TRENDS: The face of Facebook
For the architect of a platform built on people disclosing information about themselves, founder Mark Zuckerberg is reluctant to reveal himself.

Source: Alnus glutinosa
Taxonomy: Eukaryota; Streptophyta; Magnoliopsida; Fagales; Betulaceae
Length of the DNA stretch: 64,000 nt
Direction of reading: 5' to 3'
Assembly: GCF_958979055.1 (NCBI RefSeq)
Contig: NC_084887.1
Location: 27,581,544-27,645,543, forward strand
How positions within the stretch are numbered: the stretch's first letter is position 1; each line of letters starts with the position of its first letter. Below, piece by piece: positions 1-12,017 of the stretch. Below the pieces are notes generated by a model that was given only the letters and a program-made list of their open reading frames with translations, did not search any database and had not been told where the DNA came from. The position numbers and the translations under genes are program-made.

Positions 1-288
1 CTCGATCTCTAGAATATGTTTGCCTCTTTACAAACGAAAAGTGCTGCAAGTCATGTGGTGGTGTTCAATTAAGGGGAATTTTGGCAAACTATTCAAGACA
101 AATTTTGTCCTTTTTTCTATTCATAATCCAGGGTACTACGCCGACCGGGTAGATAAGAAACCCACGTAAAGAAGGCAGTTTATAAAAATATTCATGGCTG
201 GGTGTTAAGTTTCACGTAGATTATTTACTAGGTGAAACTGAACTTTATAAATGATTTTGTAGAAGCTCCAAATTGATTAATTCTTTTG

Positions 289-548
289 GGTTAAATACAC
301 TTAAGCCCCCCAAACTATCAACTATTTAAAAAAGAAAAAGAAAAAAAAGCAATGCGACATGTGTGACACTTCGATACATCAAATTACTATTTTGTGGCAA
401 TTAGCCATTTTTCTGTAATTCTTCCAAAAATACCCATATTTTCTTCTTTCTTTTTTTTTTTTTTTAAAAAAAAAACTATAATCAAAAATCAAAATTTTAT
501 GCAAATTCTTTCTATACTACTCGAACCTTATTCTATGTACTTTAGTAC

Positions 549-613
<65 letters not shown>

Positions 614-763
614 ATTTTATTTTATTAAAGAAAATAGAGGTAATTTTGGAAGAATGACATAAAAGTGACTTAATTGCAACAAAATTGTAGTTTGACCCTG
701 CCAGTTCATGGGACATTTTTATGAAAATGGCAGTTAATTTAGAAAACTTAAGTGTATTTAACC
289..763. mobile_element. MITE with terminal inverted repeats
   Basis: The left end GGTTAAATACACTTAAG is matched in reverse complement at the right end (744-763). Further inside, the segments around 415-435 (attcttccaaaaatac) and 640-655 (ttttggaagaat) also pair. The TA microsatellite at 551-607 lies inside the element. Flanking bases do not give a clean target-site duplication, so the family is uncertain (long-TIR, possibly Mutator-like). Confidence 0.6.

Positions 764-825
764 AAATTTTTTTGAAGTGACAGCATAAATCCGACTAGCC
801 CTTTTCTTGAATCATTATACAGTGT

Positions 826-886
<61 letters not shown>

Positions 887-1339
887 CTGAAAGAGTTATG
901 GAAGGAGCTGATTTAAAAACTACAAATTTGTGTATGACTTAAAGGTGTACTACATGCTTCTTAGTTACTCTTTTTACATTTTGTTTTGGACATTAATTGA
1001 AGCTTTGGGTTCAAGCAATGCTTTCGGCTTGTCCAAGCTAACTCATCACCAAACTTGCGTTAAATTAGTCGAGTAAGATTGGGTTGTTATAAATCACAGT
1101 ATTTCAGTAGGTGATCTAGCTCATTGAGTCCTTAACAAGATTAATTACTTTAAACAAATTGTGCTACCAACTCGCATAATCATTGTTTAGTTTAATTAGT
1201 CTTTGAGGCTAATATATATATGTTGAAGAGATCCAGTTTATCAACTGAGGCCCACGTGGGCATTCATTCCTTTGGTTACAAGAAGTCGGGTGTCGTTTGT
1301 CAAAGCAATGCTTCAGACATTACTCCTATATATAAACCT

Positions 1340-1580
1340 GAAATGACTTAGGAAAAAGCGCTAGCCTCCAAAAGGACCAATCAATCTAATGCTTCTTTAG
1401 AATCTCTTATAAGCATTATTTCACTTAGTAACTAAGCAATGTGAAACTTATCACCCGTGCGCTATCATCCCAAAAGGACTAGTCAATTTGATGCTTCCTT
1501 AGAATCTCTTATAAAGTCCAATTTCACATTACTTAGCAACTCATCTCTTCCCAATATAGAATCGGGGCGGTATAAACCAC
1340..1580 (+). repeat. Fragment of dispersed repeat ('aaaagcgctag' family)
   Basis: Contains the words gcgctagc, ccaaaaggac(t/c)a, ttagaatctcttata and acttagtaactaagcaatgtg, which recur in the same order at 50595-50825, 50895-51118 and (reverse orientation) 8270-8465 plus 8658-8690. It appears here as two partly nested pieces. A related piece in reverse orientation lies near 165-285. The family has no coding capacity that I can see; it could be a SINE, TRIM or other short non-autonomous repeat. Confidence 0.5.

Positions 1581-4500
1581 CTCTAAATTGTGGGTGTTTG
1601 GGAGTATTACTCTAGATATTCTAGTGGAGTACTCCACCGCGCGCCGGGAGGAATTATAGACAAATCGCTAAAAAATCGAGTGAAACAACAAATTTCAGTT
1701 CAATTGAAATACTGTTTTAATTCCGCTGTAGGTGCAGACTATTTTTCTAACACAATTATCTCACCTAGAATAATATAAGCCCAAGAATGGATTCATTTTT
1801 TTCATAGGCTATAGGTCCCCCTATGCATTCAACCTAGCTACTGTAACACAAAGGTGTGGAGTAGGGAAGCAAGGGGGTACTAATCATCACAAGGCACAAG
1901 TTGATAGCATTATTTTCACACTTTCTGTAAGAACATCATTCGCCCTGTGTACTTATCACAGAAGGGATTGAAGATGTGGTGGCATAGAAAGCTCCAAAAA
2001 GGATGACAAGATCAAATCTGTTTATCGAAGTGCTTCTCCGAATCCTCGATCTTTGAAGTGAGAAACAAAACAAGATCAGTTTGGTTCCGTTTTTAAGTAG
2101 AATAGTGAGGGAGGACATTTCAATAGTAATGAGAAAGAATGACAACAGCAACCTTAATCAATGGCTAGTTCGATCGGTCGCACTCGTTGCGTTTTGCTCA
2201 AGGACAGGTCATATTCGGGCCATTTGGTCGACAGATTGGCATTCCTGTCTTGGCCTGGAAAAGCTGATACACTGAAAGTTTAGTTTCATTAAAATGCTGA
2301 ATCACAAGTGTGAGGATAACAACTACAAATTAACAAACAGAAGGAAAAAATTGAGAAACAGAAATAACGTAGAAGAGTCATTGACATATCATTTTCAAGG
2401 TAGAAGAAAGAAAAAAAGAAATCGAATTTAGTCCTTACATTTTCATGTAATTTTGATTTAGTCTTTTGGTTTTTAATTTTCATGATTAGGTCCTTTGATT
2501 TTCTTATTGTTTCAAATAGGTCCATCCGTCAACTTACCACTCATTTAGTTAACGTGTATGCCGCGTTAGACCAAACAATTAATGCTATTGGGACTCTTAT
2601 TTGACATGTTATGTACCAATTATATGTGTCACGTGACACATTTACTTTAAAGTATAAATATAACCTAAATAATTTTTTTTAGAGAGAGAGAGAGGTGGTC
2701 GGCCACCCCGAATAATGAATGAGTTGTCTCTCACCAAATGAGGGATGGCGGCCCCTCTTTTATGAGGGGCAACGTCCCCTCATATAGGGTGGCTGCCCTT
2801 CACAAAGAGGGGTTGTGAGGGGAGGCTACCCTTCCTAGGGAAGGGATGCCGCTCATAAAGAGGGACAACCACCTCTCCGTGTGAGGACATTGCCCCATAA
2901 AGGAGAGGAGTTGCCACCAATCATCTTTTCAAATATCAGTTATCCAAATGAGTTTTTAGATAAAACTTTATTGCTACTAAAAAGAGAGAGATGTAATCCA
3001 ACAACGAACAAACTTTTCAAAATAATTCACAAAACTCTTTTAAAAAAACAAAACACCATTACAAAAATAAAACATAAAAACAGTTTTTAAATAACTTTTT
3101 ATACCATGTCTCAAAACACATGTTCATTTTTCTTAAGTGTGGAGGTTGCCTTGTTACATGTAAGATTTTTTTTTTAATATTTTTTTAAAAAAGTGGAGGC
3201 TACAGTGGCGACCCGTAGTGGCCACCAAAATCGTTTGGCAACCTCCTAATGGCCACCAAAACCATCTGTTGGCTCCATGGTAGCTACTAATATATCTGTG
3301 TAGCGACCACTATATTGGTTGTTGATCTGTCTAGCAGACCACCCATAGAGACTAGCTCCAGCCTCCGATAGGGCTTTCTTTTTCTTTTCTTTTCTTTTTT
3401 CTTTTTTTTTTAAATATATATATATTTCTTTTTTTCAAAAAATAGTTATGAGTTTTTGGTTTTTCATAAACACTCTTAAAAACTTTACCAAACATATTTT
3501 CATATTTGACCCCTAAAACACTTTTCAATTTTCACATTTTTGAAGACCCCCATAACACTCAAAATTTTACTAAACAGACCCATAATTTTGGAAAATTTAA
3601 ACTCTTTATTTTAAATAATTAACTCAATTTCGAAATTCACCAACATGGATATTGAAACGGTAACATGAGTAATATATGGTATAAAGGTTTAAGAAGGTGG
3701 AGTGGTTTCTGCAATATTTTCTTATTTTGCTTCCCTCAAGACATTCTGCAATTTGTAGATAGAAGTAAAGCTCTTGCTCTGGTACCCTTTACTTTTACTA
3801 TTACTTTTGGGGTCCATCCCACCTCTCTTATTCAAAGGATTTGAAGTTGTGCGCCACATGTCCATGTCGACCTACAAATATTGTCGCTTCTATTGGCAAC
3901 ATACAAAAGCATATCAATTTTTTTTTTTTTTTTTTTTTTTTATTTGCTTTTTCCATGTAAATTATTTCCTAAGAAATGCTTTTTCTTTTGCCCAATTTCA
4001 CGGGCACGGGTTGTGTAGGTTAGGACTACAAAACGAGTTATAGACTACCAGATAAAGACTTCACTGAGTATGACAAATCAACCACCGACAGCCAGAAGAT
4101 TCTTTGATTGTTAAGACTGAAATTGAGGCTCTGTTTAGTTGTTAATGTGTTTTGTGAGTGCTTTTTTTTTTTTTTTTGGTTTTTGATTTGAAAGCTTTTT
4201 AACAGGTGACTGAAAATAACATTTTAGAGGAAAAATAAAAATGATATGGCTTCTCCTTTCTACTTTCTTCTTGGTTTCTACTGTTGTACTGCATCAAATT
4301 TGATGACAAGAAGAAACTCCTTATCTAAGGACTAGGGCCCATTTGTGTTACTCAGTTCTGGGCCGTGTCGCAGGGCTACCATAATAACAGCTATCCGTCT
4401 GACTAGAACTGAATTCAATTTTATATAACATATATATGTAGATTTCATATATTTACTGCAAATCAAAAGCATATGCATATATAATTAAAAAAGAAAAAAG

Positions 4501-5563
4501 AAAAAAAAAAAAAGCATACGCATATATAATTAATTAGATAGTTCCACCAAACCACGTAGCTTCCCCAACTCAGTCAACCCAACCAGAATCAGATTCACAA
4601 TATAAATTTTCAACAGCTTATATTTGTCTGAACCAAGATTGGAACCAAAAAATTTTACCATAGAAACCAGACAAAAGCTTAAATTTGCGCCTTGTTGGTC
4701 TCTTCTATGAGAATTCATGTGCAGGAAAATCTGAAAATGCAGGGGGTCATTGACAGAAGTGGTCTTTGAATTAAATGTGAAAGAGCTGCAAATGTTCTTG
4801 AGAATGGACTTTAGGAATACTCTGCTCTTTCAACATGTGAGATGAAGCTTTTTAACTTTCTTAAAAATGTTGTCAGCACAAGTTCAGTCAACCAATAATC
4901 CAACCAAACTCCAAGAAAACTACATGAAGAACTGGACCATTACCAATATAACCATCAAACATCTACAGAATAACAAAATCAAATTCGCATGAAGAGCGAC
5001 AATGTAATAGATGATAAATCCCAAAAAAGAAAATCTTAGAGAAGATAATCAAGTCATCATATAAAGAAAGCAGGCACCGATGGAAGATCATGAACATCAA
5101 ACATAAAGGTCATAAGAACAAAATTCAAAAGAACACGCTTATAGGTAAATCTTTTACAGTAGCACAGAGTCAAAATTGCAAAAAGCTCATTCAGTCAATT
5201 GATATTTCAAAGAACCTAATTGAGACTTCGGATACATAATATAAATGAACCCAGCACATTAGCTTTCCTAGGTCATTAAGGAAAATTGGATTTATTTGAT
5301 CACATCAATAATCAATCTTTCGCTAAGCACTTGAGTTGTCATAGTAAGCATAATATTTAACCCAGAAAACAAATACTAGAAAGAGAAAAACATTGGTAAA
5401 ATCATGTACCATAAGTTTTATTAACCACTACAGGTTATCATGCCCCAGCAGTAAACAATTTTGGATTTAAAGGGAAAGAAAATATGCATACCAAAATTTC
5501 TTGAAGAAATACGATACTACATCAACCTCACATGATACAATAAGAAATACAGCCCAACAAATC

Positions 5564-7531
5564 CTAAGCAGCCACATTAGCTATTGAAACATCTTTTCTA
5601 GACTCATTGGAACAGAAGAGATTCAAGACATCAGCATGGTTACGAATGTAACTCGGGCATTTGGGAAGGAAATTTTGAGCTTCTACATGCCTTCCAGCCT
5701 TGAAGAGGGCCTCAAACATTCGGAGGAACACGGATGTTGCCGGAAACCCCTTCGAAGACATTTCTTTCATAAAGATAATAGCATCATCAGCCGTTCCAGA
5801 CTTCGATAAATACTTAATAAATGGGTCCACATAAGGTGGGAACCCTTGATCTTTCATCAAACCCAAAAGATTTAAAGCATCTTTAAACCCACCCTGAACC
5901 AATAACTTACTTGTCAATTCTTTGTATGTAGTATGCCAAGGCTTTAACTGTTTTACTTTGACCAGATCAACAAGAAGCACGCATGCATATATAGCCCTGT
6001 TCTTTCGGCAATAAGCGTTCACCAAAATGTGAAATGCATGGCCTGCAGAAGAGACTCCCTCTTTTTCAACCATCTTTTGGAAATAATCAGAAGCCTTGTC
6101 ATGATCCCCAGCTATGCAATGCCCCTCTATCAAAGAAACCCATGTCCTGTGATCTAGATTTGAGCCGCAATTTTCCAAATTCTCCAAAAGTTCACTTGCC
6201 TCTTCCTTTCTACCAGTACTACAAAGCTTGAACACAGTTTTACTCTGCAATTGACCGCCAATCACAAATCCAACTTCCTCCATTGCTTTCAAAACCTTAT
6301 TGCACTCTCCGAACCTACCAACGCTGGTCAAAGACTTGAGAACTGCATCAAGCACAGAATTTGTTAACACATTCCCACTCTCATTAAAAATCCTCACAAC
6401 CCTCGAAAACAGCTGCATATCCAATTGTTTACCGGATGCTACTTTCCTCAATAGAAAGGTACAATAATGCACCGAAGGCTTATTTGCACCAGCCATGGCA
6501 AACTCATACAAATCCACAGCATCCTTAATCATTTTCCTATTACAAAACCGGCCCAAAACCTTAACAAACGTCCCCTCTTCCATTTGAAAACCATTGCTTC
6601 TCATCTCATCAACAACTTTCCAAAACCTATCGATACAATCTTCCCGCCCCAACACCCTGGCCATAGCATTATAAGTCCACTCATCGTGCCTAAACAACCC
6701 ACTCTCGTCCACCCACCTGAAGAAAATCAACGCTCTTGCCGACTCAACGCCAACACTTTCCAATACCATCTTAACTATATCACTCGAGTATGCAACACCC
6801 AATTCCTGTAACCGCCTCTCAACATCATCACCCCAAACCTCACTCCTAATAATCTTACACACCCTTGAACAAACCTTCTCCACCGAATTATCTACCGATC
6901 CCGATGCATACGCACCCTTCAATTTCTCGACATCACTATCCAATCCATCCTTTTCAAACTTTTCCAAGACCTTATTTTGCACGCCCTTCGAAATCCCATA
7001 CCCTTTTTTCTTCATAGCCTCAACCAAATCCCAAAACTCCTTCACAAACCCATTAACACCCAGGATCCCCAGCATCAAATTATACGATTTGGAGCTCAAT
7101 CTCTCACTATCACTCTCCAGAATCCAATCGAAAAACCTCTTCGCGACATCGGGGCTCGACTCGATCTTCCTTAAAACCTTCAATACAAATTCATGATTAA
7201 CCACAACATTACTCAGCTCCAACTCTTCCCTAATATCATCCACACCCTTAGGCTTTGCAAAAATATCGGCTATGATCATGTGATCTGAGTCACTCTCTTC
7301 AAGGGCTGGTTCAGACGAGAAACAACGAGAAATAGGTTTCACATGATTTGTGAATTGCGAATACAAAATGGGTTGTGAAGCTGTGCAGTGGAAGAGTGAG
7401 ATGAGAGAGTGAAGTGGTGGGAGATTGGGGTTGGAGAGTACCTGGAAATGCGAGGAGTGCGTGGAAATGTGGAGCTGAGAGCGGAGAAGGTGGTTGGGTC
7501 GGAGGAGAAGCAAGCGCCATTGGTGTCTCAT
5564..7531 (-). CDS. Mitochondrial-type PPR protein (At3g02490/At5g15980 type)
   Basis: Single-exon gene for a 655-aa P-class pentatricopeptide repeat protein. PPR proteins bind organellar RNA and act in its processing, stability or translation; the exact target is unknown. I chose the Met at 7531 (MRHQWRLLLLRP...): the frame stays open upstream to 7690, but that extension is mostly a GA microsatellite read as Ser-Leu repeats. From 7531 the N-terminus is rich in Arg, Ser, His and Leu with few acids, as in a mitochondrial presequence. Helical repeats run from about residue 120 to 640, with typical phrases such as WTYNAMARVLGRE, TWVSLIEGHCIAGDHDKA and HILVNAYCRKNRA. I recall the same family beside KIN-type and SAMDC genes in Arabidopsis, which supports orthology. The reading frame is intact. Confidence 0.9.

WHEN Hollywood set out to tell the story of how Mark Zuckerberg launched Facebook, it enjoyed the flexibility of portraying a man who, despite his social network’s worldwide reach, was all but unknown to the public. A year and a half later, the movie The Social Network and the attention that followed have dispelled much of the mystery surrounding Zuckerberg, sketching out the essentials of his story line. But as Facebook promotes the vision of its 28-year-old CEO as part of the recent first-ever sale of stock to the public, one of the most striking features of his persona is the contradiction between the public and private that remains at its centre. Zuckerberg avoids questions about himself and once sued a magazine for publishing documents revealing details from his past. Yet he is the architect of a revolutionary platform built on people freely disclosing information about themselves, offering up the stuff of everyday life as worthy of the biggest stage. “Facebook was not originally created to be a company,” Zuckerberg wrote in a letter, included with a regulatory filing needed for the initial public offering. “It was built to accomplish a social mission — to make the world more open and connected.” Zuckerberg has built Facebook, which could be valued at up to US$104 billion (RM312 billion) by the stock offering, into an international phenomenon by stretching the lines of social convention and embracing a new and far more permeable definition of community. Along the way, he’s proven deft at recognising the way people use social networks, reshaping and expanding Facebook’s capabilities to draw in more users. Zuckerberg will remain the company’s largest shareholder. His personal stake in Facebook will be worth around US$19 billion. Living in a rental home even after he was a billionaire...
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